Jun 27, 2018

Australian Academy of Science elects new Fellows

The Australian Academy of Science (AAS) announced the election of 21 distinguished Australian scientists as New Fellows, among whom are Noel Cressie (University of Wollongong) and Kerrie Mengersen (Queensland University of Technology). Ruth Williams (University of California, San Diego) was also admitted as a Corresponding Member.

Left-right: Noel Cressie, Kerrie Mengersen, Ruth Williams

 

Noel Cressie is a world leader in statistical methodology for analyzing spatial and spatio-temporal data, and its applications to environmental science. His fundamental contributions changed the basic paradigm for analyzing observations in space and space-time. Noel has also contributed to research on pollution monitoring, climate prediction, ocean health, soil chemistry, and glacier movement, and is a NASA Science Team Member for the Orbiting Carbon Observatory-2 mission. Responding to the huge volumes of complex data in environmental research, Noel has made ground-breaking innovations for big data analytics for remote sensing and climate change.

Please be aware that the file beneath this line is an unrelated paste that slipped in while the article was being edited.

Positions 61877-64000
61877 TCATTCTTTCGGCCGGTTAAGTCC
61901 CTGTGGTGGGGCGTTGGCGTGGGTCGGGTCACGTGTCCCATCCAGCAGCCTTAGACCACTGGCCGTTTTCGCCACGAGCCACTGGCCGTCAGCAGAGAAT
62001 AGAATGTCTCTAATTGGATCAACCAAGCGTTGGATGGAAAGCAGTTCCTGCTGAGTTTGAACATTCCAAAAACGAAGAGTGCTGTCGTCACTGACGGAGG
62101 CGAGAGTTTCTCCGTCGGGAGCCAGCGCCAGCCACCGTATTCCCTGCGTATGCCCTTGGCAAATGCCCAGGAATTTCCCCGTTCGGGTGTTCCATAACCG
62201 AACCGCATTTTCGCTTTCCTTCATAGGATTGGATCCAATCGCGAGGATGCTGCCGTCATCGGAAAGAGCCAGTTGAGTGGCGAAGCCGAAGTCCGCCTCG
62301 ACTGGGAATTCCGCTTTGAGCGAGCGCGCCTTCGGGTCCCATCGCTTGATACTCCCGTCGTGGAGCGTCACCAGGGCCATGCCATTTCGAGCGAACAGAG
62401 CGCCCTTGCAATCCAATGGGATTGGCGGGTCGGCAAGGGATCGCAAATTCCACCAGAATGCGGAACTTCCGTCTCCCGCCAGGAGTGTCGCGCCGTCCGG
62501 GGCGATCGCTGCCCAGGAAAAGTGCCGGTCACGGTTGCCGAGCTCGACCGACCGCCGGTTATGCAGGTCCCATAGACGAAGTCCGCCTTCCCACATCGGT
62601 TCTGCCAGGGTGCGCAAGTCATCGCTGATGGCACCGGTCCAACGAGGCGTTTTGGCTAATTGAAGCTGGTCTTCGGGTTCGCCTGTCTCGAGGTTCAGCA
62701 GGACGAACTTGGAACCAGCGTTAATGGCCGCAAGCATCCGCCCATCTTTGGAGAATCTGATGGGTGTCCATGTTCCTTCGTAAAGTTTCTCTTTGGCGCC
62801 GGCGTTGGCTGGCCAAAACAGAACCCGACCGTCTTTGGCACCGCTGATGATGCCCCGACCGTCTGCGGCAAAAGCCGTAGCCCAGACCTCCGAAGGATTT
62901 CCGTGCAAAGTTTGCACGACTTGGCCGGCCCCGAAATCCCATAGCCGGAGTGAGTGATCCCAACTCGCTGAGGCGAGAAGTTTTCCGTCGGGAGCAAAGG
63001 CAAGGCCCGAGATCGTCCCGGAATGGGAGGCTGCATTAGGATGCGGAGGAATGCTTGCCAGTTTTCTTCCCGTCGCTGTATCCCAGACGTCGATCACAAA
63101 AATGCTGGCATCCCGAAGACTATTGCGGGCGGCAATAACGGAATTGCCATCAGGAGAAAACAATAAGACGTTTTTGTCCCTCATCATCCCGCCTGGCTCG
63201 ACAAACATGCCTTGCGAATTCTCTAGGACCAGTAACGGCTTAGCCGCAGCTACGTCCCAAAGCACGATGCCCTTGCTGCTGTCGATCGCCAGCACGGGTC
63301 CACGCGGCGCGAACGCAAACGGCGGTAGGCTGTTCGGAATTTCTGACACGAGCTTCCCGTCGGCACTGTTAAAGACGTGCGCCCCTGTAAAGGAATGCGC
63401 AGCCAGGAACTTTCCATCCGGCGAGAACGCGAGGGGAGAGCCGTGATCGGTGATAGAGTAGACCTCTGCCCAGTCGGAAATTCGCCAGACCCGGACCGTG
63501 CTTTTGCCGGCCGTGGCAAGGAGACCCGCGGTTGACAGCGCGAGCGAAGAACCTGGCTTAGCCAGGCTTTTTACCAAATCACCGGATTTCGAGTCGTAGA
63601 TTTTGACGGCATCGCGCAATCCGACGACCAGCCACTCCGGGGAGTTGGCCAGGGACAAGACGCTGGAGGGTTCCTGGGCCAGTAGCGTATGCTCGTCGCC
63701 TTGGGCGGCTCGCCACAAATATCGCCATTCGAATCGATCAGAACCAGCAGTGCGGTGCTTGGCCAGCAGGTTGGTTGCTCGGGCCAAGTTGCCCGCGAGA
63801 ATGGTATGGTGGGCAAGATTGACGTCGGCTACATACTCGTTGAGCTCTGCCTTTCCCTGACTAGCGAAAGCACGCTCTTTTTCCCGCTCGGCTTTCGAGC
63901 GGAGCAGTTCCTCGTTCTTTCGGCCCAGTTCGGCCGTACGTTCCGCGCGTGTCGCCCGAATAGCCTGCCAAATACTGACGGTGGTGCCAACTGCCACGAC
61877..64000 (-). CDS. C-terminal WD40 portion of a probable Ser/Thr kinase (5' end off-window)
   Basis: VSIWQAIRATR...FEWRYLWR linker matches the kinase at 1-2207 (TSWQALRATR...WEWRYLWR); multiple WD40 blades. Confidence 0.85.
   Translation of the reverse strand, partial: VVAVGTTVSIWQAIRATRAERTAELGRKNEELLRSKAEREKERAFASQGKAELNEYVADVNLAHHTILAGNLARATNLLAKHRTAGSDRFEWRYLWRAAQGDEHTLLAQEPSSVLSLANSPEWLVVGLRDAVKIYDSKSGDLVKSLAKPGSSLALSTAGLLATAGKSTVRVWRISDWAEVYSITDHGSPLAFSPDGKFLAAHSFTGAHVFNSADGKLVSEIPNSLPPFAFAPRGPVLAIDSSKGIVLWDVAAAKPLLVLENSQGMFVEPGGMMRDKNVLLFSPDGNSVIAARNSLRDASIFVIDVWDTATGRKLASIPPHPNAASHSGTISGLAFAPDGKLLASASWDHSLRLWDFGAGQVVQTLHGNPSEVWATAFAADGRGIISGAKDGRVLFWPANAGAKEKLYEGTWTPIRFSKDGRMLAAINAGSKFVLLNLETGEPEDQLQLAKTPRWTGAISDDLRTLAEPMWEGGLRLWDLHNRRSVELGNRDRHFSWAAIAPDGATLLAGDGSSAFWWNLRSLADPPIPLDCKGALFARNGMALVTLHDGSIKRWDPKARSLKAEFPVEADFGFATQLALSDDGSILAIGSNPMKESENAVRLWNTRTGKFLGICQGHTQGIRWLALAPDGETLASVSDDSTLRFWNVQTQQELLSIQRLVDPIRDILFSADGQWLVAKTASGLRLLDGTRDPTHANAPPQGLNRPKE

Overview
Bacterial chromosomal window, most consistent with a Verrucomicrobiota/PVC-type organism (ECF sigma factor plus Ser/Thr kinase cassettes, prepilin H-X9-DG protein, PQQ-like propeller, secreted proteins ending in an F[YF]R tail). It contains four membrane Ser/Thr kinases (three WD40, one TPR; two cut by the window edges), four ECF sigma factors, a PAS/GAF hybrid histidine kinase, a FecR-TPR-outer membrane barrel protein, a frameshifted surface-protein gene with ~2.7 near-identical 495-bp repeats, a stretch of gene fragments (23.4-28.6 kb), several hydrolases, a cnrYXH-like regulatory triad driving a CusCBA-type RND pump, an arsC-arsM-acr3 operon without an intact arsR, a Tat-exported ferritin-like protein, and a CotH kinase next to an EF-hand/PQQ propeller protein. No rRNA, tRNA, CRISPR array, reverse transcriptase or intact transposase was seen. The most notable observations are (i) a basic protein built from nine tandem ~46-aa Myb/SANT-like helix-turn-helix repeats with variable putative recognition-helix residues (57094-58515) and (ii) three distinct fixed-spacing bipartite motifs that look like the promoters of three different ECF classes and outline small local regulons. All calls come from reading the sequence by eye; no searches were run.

Kerrie Mengersen has made internationally recognised contributions to the field of Bayesian statistics. She has consistently maintained a dual focus on statistical methodology and its application, with methodological contributions at the frontier of Bayesian theory, methodology and computation, and applied contributions to substantive problems in health, environment and industry. Kerrie is also well known for her leadership ability and passion for developing young researchers in statistics and the applied sciences.

Ruth J. Williams has been admitted to the AAS as a “Corresponding Member” (this is a special category within the Fellowship, comprising eminent international scientists with strong ties to Australia who have made outstanding contributions to science) for outstanding scientific contributions to her field. Ruth was born in Australia. Her work has had a deep and lasting impact on heavy traffic analysis within the field of stochastic networks. In 2016, she was awarded the John von Neumann Theory Prize “for seminal research contributions over the past several decades, to the theory and applications of stochastic networks/systems and their heavy traffic approximations.”

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